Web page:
Almost always, the creative dedicated minority has made the world better. ~Martin Luther King, Jr.
For many, the ascension of Barack Obama was the realization of Martin Luther King, Jr's dream. In fact, many attempted to tell us that the very act of Barack Obama being elected President proved that racism no longer existed in America. That the so-called "race card" could no longer be played. As if by his inauguration alone, all of the inequalities and injustices rooted in racial divisions were magically erased. We can quickly call bullshiggity on that and address the bigger issue. Dr. King had a vision that went beyond the superficial and plumbed the depths of the very foundation that America was built on.
I implore every American, of all colors, to understand what Martin Luther King Jr was about the substance beyond the sound bites. He truly believed that fairness and equality for all races across all nations was possible and within the grasp of the coming generations. Yet he did not believe it could be done by words alone. His message was a call to action for continuous improvement.
Change does not roll in on the wheels of inevitability, but comes through continuous struggle. And so we must straighten our backs and work for our freedom. A man can't ride you unless your back is bent. ~MLK
Changing your twitter pic to a black fist rising or announcing to the world that a change is coming does nothing to actually effect change. For an interesting take on what MLK would say in the age of Twitter, check out this article by Baratunde Thurston.
I recall briefly dating a fellow we'll call Nathan right around the time of the presidential primaries. Nathan was a self-proclaimed Black Conservative Republican. What initially attracted me to him was his ability to speak on any topic eloquently. We agreed on nothing politically yet I found his intelligence compelling. Right until it became apparent to me (quickly) that he was full of hot air and little else. He talked a good game but when time came to back up his so-called beliefs with meaningful action, he fell quite short. King was flawed because of his indiscretions, he said. Obama was suspect because he smoked but he was backing him because he felt betrayed by Bush. I listened in disbelief and said, "Well what are you going to do?" After much cajoling, he finally signed up to be a precinct caption for Obama's campaign. He worked two events and nothing after. To my knowledge, he's done nary a thing since to promote the agenda he eloquently professed to believe in.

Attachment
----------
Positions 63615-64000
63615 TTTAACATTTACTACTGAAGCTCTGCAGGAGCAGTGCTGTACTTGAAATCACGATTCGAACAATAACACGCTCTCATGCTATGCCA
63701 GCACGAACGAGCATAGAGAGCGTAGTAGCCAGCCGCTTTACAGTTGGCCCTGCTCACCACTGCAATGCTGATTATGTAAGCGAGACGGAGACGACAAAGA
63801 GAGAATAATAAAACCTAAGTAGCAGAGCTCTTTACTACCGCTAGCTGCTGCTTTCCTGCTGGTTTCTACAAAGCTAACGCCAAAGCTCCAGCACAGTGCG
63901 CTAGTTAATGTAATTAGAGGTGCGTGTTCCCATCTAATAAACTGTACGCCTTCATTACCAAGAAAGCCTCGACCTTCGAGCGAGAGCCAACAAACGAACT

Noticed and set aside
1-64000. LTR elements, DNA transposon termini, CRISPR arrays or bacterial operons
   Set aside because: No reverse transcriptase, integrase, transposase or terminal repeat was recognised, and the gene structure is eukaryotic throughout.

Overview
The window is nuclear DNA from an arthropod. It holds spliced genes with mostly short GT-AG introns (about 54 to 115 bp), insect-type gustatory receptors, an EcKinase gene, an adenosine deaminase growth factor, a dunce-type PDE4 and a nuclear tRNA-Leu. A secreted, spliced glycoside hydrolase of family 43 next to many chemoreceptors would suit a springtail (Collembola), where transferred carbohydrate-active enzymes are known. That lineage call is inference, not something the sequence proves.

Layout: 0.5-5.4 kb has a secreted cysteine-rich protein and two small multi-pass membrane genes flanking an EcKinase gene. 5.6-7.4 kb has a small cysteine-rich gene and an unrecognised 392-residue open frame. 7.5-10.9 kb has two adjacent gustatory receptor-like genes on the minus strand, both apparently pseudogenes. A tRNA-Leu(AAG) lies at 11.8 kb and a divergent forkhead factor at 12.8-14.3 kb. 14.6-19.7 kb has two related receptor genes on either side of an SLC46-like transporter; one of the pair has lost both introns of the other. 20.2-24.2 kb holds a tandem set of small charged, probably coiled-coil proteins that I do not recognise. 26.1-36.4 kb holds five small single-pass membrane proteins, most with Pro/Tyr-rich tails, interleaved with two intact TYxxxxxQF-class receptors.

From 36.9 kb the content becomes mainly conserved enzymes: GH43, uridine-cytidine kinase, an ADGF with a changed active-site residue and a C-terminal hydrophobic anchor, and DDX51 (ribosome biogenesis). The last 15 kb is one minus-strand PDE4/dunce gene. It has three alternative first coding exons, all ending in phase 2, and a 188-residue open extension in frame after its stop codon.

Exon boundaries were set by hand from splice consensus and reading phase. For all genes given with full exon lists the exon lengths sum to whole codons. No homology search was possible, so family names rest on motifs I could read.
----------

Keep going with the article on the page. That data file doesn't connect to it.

Nathan believed he was successful because of his own hard work only. He did not believe that all the footsteps tread by generations past had anything to his current success. He believed he personally owed no debt to Malcolm X or MLK because he would have risen to the top anyway. I began to give up on him short thereafter. I absolutely cannot abide successful black folks who truly believe that there is no more need to protest, speak out, take action. Folks who have "arrived" and don't recognize that there are others you left behind who need a hand up. That whole "I got mine, you gotta get your own" mentality falls extremely flat with me.
So on this day of remembrance and service, I ask that you really take a moment to figure out what you can do to improve the community. Mentor someone at work, mop of floor, feed a child, give some clothes away… Do something more than just dream. In the meantime, here was President Obama's speech (in two parts) at Vermont Avenue Baptist Church in D.C. Sunday morning: